Today marks the 25th anniversary of the Roe vs. Wade and Doe vs. Bolton decisions wherein seven of nine U.S. Supreme Court justices found the concept of liberty embodied in the Constitution’s 14th Amendment protects from any government encroachment the right to privacy, including a woman’s right to terminate her pregnancy. In reaching its historic decision, the Court eloquently placed the right and responsibility for reproductive choices with the woman — the one individual inextricably linked to the pregnancy and the growth and development of potential human life.
It was the fundamental biological connection between the woman, the fetus and the stages of pregnancy that established our current system of regulating abortion. The trimester system established in Roe vs. Wade strikes a balance between a woman’s interest in physical integrity and autonomy and the state’s interest in protecting potential human life. In the first trimester, the abortion decision remains with the woman and her physician. In the second trimester and until fetal viability, the state may impose regulations which must be related to maternal health and so long as those regulations present no undue burden for the woman. After viability, (the point at which the fetus is capable of survival independent of the woman), the state may regulate or proscribe the abortion procedure so long as any restrictions jeopardize neither the life or health of the woman.
For 25 years abortion has been a private medical decision made by a majority of the millions of women experiencing unplanned pregnancies each year.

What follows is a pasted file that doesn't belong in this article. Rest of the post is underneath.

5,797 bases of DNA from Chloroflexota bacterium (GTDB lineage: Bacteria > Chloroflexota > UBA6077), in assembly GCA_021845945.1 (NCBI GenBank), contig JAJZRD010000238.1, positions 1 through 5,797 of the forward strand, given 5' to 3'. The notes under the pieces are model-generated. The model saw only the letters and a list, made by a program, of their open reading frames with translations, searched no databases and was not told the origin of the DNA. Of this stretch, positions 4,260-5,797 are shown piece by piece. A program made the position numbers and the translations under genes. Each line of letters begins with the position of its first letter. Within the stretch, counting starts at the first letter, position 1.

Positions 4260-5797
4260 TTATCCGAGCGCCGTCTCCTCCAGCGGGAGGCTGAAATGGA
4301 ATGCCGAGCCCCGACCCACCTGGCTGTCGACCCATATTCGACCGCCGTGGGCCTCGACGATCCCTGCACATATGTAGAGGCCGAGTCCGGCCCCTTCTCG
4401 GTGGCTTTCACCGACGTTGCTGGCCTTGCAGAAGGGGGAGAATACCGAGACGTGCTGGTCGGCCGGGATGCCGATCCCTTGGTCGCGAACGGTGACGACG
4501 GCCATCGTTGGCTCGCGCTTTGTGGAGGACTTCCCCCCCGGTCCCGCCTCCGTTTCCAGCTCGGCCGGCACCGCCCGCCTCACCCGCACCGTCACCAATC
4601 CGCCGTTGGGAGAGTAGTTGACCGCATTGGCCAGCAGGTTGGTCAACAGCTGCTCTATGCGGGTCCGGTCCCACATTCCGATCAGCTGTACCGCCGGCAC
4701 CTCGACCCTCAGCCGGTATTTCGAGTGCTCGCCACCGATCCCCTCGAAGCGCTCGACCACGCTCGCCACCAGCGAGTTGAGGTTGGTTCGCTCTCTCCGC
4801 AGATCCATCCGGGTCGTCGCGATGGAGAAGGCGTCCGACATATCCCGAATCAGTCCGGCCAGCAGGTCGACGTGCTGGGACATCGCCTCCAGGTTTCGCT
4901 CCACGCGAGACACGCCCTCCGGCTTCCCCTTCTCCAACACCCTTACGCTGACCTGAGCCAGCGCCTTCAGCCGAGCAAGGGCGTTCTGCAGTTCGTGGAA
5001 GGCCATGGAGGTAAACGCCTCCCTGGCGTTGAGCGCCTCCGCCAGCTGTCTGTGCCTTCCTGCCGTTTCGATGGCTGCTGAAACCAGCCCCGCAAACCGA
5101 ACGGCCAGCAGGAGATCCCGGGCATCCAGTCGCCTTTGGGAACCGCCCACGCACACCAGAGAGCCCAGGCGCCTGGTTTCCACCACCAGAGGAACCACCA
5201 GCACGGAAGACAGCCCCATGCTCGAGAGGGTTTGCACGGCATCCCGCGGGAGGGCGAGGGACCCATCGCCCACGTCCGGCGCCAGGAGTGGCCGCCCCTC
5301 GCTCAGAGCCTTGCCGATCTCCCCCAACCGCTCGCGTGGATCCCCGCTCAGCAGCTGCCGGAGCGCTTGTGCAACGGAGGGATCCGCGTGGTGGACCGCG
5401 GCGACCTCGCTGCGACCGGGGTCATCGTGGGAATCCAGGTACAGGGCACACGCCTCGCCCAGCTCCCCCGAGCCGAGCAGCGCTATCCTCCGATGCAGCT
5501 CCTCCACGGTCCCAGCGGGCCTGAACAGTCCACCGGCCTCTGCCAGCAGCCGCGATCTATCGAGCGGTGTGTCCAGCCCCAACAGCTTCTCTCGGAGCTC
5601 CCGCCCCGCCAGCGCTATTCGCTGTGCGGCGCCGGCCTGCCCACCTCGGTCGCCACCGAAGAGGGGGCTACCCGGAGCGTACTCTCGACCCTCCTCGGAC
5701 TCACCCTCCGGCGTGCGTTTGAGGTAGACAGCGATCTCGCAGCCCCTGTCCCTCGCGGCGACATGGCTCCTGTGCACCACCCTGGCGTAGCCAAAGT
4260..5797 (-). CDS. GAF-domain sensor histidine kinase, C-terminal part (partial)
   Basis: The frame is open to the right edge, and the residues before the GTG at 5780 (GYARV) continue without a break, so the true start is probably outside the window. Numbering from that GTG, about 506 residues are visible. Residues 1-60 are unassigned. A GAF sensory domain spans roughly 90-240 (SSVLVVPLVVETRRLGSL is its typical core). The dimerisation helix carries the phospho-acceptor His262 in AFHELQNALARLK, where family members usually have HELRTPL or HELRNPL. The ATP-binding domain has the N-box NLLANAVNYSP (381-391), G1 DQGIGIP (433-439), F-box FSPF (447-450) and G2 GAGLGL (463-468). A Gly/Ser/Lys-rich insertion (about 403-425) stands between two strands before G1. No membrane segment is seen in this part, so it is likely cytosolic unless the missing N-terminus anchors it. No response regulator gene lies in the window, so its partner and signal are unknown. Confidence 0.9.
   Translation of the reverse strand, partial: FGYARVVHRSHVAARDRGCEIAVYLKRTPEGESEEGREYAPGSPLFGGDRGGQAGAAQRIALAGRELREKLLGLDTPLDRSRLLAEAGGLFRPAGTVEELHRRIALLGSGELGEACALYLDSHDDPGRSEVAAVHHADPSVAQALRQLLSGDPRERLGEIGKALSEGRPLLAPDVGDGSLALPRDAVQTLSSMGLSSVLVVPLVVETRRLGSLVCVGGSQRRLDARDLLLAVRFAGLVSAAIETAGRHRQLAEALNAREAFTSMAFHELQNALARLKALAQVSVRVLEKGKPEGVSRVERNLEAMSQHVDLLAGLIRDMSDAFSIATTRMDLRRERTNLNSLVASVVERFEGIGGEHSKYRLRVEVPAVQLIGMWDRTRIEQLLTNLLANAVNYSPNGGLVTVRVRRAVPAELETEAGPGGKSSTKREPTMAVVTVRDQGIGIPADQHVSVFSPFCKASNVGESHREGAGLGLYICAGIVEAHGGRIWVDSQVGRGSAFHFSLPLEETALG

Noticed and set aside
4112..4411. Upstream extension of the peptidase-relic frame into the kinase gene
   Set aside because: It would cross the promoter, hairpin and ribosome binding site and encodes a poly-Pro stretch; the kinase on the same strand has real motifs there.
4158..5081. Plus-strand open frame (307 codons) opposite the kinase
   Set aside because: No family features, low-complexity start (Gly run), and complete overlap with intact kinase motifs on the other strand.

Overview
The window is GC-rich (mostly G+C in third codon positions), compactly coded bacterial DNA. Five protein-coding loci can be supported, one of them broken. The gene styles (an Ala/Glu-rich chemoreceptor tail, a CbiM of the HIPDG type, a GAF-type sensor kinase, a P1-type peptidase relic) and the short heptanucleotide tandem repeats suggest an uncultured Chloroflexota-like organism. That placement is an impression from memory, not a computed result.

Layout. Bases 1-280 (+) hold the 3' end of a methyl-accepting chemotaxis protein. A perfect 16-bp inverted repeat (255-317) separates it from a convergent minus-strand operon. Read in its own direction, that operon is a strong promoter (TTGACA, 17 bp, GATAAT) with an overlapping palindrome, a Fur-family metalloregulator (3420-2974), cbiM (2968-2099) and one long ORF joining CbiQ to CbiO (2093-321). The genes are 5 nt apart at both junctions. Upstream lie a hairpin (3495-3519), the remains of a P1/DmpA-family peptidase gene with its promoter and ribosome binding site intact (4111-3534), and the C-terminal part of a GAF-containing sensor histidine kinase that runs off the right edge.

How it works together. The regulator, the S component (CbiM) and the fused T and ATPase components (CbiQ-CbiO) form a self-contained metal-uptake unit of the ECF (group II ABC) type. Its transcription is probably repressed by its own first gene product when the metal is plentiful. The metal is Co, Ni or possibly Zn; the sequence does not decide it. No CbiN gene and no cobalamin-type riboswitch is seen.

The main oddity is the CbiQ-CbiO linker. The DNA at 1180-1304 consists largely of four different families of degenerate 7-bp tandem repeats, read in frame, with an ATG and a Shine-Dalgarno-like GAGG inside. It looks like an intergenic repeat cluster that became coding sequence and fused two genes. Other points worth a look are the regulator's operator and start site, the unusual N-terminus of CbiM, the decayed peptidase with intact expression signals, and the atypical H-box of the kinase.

Today, an ominous and chilly wind blows. In these past 25 years, abortion has moved from the privacy of a medical office to the halls of Congress. Political and religious extremists in Congress and at the State House seek to dictate medical procedures and limit physical, economic and geographic access to abortion. Abortion now has more to do with political might and special interests than a woman’s life, health, faith and future.
Society is at a crossroads, embroiled in what many see as a civil war, pitting those who oppose all abortion, much contraception and some sexuality education against those who support safe access to legal abortion, family planning and comprehensive sexuality education. For those who wear the pro-life badge on their sleeves, their placards and their megaphones, along with noxious gasses, bombs, harassment, intimidation, political manipulation and murder have become the tools of an increasingly violent war against women.
Personal matters of faith, health, family, economics and community have no place in their arsenal. Pregnant women struggling to make the best decision for themselves and their families have been demonized as vicious enemies, relegated to amoral, selfish abstractions from whom the community must be protected.
Because I have faith in the moral authority of women to make hard choices in private and in consultation with their families, their physicians and their God, I hope and believe that our communities will take the high road and support their sisters, colleagues, teachers and mother decisions. As we move toward the next century, it is imperative that we — as individuals and as a community — reject the tyranny of those few who would, with violence and intimidation, impose their beliefs on all. Like those involved in the uniquely successful Bangor’s CUReS Project, we must reject violence and endeavor to reach some form of detente, understanding and dialogue which honors and respects each individual.
Women facing unintended pregnancies have difficult choices to make — parenthood, adoption and abortion — and they are never easy. It is hard enough to decide for yourself. It is impossible for someone else to decide for you.
Susan L. Mansfield is director of public affairs for Planned Parenthood of Northern New England and co-chair of the Maine Choice Coalition.